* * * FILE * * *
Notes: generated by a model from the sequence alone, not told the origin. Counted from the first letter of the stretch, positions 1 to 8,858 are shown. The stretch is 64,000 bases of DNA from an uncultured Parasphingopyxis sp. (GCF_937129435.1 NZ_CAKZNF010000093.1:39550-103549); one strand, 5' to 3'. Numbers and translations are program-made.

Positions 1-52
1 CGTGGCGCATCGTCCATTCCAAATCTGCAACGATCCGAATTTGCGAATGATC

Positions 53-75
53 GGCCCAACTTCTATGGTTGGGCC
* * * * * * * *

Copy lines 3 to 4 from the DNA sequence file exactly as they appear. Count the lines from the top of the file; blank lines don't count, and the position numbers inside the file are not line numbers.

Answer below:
1 CGTGGCGCATCGTCCATTCCAAATCTGCAACGATCCGAATTTGCGAATGATC

Positions 53-75